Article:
Existing powerplants from DPi machinery are likely to become eligible in LMDh, thanks to a “compromise” in performance targets between the new joint ACO-IMSA formula and the Le Mans Hypercar platform.
Announced on Thursday, the draft set of LMDh technical regulations sees a combined power output of 670 horsepower (500 kw) between the internal combustion engine and hybrid system.
IMSA President John Doonan confirmed to Sportscar365 that the targeted ICE output is 630 horsepower (470 kw), which keeps existing DPi engines within a similar performance window to the current top class of the IMSA WeatherTech SportsCar Championship.
The hybrid power output for LMDh, meanwhile, has been earmarked for 30 kw (40 hp).
“We are now all consistent on power output with Hypercar, which I think allows better opportunity for balancing,” Doonan told Sportscar365.
“It was all input from manufacturers that are either currently involved in DPi or interested manufacturers that really got us to a number where everyone felt comfortable with from a reliability standpoint or a cost standpoint.
“An entirely new engine development program may not need to be launched to be able to utilize the existing resources.”
While having targeted for the possibility of a carryover in engine development, Doonan said the decision is ultimately up to the technical teams to finalize eligibility.
“I think that’s everybody’s hope, was to make sure if a particular manufacturer had an asset of an engine program that they wanted to carry on with, and made sense from their brand standpoint, that we wanted to give them every opportunity to do that,” he said.
One of the changes in the powertrain, however, is the expected utilization of a single-supply gearbox for all LMDh cars.
Acura, Cadillac and Mazda have all been non-committal on their future in LMDh when asked by Sportscar365, although it’s understood the three current DPi manufacturers have been involved in the technical working group meetings to shape the regulations.
Doonan said that the current economic environment, amid the coronavirus pandemic, had also played a role in the decision-making process to focus on cost control.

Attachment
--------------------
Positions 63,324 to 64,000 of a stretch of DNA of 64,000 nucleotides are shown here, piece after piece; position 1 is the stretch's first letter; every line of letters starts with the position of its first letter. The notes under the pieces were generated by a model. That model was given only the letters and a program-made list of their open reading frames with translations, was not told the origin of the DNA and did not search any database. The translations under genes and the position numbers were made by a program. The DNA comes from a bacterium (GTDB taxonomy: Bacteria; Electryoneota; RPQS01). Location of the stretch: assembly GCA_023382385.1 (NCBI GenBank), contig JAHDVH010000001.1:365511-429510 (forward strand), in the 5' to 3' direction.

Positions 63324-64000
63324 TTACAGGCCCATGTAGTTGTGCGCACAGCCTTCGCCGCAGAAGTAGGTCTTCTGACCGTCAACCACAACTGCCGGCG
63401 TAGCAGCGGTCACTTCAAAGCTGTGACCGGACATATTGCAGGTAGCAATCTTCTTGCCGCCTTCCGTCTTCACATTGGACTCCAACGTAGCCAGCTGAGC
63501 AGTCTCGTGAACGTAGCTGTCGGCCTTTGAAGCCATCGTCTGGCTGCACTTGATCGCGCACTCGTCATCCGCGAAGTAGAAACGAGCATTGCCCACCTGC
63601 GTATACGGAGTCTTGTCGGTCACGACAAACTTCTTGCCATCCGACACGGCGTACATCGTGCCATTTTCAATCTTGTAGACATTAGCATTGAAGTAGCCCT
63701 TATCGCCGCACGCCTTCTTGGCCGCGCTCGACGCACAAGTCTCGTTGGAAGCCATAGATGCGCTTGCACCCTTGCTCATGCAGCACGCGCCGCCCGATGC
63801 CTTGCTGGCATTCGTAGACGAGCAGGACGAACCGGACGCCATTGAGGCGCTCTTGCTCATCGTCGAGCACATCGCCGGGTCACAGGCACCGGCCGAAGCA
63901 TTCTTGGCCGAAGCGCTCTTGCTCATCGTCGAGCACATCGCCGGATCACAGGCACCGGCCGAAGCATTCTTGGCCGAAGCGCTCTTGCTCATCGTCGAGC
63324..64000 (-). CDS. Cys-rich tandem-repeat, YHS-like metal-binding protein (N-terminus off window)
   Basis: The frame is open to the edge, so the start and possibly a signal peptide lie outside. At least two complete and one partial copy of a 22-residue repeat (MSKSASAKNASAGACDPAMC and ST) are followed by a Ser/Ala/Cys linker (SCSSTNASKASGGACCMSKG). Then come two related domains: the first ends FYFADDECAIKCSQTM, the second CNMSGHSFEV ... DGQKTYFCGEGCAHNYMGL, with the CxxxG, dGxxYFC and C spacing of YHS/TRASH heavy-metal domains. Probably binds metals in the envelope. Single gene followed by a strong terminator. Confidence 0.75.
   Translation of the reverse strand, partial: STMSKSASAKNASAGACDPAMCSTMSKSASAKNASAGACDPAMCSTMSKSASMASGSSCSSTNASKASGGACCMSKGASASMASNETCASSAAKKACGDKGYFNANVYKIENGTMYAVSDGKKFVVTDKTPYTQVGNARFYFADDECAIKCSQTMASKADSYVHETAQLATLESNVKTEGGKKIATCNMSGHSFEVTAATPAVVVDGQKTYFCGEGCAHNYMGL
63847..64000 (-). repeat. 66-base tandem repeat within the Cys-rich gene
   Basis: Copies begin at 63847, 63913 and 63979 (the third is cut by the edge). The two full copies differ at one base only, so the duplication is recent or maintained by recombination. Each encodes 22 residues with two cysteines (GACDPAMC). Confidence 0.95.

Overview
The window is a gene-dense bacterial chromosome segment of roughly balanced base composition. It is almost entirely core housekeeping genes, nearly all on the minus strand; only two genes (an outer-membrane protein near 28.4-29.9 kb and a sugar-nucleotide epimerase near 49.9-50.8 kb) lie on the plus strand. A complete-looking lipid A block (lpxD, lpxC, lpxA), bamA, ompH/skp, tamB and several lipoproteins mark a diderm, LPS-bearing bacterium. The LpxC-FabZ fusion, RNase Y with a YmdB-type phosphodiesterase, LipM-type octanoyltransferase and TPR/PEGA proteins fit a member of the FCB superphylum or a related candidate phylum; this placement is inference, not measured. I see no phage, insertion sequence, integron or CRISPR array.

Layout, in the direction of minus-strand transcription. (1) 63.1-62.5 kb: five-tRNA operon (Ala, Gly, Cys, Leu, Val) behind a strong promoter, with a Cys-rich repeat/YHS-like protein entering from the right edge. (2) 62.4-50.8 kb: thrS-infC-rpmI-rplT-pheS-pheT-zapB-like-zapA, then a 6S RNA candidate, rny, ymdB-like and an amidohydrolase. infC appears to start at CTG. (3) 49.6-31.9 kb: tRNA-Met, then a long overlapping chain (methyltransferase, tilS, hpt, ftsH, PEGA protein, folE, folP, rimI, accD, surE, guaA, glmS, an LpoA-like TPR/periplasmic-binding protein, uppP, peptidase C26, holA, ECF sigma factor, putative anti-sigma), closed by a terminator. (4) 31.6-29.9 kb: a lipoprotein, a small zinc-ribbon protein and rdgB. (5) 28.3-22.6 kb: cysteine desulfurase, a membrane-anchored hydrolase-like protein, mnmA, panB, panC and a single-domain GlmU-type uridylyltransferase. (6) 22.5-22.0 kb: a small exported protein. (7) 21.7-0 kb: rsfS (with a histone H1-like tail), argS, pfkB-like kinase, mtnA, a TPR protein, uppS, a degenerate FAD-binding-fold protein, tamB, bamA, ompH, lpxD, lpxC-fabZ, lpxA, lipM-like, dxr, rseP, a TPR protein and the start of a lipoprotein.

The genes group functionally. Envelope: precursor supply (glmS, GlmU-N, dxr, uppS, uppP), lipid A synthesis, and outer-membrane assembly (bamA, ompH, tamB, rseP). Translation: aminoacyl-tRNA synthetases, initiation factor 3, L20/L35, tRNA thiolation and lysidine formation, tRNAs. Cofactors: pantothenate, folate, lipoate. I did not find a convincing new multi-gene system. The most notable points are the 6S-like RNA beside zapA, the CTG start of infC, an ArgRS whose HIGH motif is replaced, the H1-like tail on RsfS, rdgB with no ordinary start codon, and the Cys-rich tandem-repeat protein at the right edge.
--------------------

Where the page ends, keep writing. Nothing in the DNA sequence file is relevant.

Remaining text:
“Without a doubt the whole strategy of DPi 1.0, call it for lack of a better term, was to allow manufacturers to compete at the top level for the overall win in a very cost effective manner,” he said.
“In working with the constructors, suppliers, the auto manufacturers, we continue to look at ways to make strategies and mandate to be cost effective even more true.
“We’re looking at every element of the the regulations to make sure that we can allow people to come in and be here for a strong amount of time.
“When you look at the homologation period, you know that puts people in a really good position to spread the costs over a significant amount of time.”
ACO, IMSA in “Final Stages” of Determining Hybrid Supplier
While having determined the power output, Doonan said they have yet to select the supplier for the spec hybrid system.
“We’re working with the suppliers and hope to have some of those items finalized in the coming weeks and months,” he said.
“We’re in the final stages there and making sure that everybody’s on the same page with supply chains and timing of supply chains, costs and all the things you would imagine that are critical factors and trying to to execute this.”
No Mandate for Customer LMDh Cars
Doonan said he expects customer sales of LMDh cars to come “organically” rather than the sanctioning bodies putting in a mandate that each OEM must make available their packages to privateer teams.
“Several manufacturers, including Cadillac, have shown that model can work and I think there’s a lot of folks that have been around the table that are keen to have a customer program which is really exciting,” he said.